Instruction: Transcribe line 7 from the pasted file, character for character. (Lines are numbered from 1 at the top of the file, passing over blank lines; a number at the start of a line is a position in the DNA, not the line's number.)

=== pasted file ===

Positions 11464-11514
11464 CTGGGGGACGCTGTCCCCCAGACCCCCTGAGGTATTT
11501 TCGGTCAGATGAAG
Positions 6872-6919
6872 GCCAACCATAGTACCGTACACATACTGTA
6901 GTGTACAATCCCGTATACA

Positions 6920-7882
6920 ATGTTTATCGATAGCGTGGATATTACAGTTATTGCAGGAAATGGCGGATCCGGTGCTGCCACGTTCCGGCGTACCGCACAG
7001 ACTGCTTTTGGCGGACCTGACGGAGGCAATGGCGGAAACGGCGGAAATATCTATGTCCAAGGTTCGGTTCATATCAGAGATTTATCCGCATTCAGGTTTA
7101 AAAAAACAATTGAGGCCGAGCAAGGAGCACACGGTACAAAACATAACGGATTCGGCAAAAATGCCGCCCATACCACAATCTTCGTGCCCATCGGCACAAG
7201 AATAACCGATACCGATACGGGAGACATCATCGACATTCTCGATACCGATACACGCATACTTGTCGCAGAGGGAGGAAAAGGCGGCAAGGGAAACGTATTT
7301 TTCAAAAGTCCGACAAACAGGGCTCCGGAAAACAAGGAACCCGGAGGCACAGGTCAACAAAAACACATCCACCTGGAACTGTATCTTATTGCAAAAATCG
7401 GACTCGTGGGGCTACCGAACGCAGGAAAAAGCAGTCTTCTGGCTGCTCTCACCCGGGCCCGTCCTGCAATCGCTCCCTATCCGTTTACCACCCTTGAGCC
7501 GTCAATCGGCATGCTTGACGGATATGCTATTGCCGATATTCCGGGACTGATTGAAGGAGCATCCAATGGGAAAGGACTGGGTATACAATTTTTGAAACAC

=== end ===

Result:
Positions 6920-7882